I keep disappearing, realizing summer was not the time to launch a blog. Action Jackson pulls me one way, Dyl Pickle another … and so on … and there’s so little of me left to go around. I am NOT giving up on my dream! Way too many signs from the universe, way too much love and way too much to share to walk away now.
Summer has been rough for Jackson. He thrives on the very established routine of the school day, and seems to sink when that very established routine disappears. “Well, then, keep it up,” the uninitiated might say, but for those of us living with Autism we know it’s not that simple. Turning your life into one big very established routine is my personal idea of hell. As it stands there’s far more rut to my life than I’d like because that’s what it feels like to ME. To Jackson, those routines and patterns make life make sense; they are the thread holding it all together for him. Of course, we try to stick to routines as much as we can because, truly, it helps keep the peace, but I can’t help but wonder if this morning’s change of schedule was the catalyst for meltdown after meltdown today.
The change stands to benefit Dylan and I after school begins — shifting therapy appointments to the early morning time slots to free up our days for more fun (and blogging!) while Jackson is in school. “How mean!” No, how practical. Dylan can have his therapies without constant interruption, and can relish in the activities he enjoys such as music and books (activities his older brother can often live without). Because, yes, two kiddos with special needs takes some juggling. Hell, having one takes juggling; having two takes SKILL. I don’t even know about three. Wizardry? Witchcraft?
It’s not the kids though sucking it out of you. At first, maybe you think it will be. Surely having a child with a disability will just be nothing but work. But caring for your child isn’t really work after all; it’s called parenting. Although breaks are appreciated! But the paperwork, the barrage of doctors’ appointments, the revolving door that replaces your front door, the waiting, the rearranging, the not knowing… those are the bits chipping away at you — or who you used to be — every day.
I feel like I woke up one morning in someone else’s life — someone else’s skin. Who’s this ragged woman with dark circles, baggy clothes and missing teeth (that’s another story)? Why does she do the same thing over and over each day? Why is she always at the flipping doctor’s office? Then it hit me in one of those shining slap-yourself-on-the-head moments.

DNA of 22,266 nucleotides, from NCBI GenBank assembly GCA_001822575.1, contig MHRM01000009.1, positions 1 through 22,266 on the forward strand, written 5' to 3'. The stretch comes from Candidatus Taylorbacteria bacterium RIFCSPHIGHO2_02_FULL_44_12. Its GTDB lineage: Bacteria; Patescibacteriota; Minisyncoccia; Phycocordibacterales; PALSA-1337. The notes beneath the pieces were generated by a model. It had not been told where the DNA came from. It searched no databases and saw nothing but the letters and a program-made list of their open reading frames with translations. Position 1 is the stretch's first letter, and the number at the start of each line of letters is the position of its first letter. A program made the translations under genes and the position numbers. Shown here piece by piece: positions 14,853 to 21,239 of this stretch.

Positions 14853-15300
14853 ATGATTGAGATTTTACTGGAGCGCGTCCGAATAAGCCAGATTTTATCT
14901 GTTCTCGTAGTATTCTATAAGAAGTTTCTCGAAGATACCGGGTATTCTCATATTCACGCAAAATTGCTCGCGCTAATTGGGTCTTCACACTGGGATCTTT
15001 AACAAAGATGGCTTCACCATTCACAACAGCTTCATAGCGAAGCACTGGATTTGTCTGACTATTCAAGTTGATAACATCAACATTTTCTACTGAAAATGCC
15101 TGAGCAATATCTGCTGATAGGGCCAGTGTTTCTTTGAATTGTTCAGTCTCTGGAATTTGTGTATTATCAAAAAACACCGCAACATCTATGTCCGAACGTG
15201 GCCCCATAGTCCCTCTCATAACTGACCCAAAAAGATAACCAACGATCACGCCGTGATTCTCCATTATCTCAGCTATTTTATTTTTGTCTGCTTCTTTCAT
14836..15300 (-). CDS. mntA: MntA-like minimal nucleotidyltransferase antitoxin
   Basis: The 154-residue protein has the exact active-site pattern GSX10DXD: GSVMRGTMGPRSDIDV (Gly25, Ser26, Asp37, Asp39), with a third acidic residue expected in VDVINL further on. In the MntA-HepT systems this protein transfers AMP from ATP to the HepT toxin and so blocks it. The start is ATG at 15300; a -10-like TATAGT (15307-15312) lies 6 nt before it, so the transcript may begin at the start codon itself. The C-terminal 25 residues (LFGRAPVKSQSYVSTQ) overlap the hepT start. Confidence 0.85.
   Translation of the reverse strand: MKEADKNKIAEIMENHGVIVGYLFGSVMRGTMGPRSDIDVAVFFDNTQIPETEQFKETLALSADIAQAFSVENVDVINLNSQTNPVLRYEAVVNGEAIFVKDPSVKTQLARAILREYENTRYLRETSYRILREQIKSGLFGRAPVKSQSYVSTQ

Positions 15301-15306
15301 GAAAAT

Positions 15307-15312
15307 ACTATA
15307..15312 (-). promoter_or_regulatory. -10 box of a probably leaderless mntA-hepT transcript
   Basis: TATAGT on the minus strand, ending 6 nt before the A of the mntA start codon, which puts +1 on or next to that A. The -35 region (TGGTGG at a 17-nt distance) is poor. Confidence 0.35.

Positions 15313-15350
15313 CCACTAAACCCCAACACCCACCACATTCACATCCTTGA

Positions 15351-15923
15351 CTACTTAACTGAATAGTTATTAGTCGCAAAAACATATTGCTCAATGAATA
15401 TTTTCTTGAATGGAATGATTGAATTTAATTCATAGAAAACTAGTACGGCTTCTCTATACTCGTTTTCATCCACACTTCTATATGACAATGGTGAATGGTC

SHE IS ME.
I am her. We are the Walrus. Having children with special needs isn’t a death sentence, and neither is the life that goes with it. I’m tired of the negativity! I want to celebrate and be happy and love every minute round this rock. And, with that, I’ve been slowly waking up. Realizing I don’t have to sacrifice everything I once loved (writing, art, puppetry, etc.). It simply looks different now like that woman in the mirror.
I’ve always stood by the statement that I simply cannot relate to parents who say they grieve a child they lost when they have an awesome kiddo right in front of them. I’m NOT invalidating parents who feel that way. I never felt that way away my children, but WOW have I felt that way about myself. Amazing things happen when you give yourself permission to change the rules. No, I’m not the mom I thought I was going to be. Turns out maybe soccer isn’t our thing, but we can rock a trampoline like nobody’s business. Perhaps I’m not the calmest mom I could always be, but my kiddos now enjoy a very large vocabulary. Yes, we often eat breakfast, lunch and dinner coated in chocolate, but it’s organic and fair trade.
At the end of the day what matters most is that you and your child are present. The devil is in the details. And so tonight I celebrate by going to my first ever Mom’s Night Out. Thankfully, they’re moms of children with special needs, too, so no one will even look at me funny when I start snoring.